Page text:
It would be easy to dismiss the US President shouting “terrorist” as Trump just being Trump, but his calls for designating Antifa a terrorist organization shows he has an appetite for new counterterrorism laws to quell dissenting voices.
Trump has blamed Antifa – short for anti-fascist, a loosely based movement with no formal leader or headquarters – for acts of violence amid largely peaceful protests. There is no legal instrument in the US to designate wholly domestic groups as terrorist organizations, yet Trump continues to insist he will have the group outlawed.
Who is a terrorist?
Anti-terror laws have been problematic in many parts of the world, and issues often stem from the fact that there is no agreed international definition of what a terrorist is. In Turkey, academic and rights activists seen as supportive of President Erdogan’s rival-in-exile, Fethullah Gulen, have been jailed under terrorism laws. In Russia, a journalist critical of the country’s lack of civil freedoms was recently convicted of justifying terrorism.
After the 9/11 attacks, the UN Security Council passed a resolution urging its member states to devise and update laws to adequately address terrorism. But they left it to individual countries to define terrorism.
What followed was a rash of anti-terror laws that have, in many countries, been criticized for being so broad in definition, sometimes deliberately, that they essentially legalize an abuse of governmental power. In some cases, definitions are so broad that instead of solely targeting ideologically driven people who pose serious security threats, they also allow governments to target their critics.
The Philippines, for example, has just passed an anti-terror law that the UN’s human rights chief Michelle Bachelet urged President Rodrigo Duterte not to sign, saying it blurred “important distinctions between criticism, criminality and terrorism” and that it needed “safeguards to prevent this misuse against people engaged in peaceful criticism and advocacy.”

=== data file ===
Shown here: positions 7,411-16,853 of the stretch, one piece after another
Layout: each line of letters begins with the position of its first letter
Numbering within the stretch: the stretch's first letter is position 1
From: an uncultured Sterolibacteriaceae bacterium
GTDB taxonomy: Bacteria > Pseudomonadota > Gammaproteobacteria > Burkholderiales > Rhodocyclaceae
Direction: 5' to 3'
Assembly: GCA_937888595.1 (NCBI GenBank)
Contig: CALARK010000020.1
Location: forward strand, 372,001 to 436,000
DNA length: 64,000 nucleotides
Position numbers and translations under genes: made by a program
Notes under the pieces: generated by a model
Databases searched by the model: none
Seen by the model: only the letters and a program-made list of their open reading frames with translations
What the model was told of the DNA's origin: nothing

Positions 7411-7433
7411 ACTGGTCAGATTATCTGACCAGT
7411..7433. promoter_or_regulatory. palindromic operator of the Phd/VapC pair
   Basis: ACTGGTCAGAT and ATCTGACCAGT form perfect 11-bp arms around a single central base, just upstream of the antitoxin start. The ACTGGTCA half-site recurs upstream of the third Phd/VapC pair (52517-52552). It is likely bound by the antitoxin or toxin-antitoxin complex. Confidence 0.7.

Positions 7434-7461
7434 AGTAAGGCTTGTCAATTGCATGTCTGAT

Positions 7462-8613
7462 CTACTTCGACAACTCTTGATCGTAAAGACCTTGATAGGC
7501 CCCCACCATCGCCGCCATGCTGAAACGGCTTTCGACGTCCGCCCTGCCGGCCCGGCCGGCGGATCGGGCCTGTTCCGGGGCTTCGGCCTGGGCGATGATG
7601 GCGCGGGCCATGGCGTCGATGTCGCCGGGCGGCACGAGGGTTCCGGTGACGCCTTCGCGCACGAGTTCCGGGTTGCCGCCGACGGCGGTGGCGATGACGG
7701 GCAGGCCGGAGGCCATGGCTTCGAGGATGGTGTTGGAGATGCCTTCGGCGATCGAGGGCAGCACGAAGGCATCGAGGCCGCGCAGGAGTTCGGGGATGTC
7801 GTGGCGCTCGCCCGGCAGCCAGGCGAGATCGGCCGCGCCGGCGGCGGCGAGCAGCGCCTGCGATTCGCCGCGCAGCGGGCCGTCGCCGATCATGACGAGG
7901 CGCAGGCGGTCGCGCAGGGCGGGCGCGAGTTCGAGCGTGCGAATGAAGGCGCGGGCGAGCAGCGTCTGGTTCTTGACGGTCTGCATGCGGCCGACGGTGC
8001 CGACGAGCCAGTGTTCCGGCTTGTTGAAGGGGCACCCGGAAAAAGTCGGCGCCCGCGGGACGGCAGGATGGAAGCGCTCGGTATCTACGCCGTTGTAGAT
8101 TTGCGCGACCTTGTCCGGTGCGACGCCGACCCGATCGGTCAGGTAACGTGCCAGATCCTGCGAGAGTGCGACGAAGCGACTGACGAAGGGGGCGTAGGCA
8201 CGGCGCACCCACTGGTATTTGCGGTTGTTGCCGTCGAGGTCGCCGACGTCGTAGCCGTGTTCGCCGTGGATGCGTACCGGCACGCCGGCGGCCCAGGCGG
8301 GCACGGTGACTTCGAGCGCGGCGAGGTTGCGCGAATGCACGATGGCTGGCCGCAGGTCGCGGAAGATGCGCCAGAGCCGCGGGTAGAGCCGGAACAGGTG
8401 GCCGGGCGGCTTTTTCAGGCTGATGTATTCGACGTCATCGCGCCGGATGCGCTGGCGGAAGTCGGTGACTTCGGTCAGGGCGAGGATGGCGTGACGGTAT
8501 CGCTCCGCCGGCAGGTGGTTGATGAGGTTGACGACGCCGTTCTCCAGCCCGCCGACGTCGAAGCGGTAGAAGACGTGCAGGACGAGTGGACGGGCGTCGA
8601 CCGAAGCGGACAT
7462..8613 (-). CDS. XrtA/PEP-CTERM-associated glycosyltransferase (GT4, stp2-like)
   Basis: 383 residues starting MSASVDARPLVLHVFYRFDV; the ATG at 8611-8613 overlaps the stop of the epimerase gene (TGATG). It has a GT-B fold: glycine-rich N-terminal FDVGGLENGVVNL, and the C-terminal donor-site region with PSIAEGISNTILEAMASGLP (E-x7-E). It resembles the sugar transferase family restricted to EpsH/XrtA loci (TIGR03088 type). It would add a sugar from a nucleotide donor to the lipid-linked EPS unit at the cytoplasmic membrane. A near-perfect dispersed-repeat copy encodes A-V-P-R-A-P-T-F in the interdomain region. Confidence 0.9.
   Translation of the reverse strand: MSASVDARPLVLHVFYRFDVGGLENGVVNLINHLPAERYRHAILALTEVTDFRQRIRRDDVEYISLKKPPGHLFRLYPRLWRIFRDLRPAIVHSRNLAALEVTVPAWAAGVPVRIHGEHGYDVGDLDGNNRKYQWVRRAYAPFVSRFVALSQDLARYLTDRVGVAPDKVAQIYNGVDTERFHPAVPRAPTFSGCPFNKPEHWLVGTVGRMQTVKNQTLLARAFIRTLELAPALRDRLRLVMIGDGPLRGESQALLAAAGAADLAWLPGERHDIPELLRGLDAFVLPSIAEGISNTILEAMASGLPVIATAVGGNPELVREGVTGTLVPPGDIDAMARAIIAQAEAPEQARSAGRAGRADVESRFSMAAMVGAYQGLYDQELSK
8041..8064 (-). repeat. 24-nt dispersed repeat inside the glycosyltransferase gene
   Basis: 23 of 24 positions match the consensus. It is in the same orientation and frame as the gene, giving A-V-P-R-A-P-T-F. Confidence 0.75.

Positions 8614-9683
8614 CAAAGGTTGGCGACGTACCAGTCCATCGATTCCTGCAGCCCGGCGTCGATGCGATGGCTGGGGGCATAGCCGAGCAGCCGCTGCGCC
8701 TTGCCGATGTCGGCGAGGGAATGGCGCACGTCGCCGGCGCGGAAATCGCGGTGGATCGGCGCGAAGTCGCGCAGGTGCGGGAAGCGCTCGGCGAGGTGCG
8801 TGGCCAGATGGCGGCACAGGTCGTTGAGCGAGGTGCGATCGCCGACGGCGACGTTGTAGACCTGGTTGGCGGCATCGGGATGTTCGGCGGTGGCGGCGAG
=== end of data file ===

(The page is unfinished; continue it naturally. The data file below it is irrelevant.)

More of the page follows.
Definitions have been a major problem since 2001, Conor Gearty, a professor in human rights law at the London School of Economics, told CNN.
“What you had was the UN saying ‘Get out there and do counter-terrorism and we’ll let you decide what terror is.’ And that was just a gift horse for authoritarian regimes,” he said.
While the picture in the US may not be as grim as in places like China, Turkey and Egypt, the events in Portland, as well as an earlier crackdown on protesters outside the White House recently, are just the latest signs that Trump is looking to those countries for inspiration, said Gearty, who describes Trump as an “aspirant authoritarian.”
That should give Americans cause for concern, he said.
“What Americans should also be worried about is the apparent support for this from the rank and file, and the absence of any very senior voices opposing this,” he said.
Not only does the country’s security apparatus lack vocal opponents of the repression seen in Portland, some of its most senior members are suddenly taking an active part, even though they are supposed to be independent of domestic politics.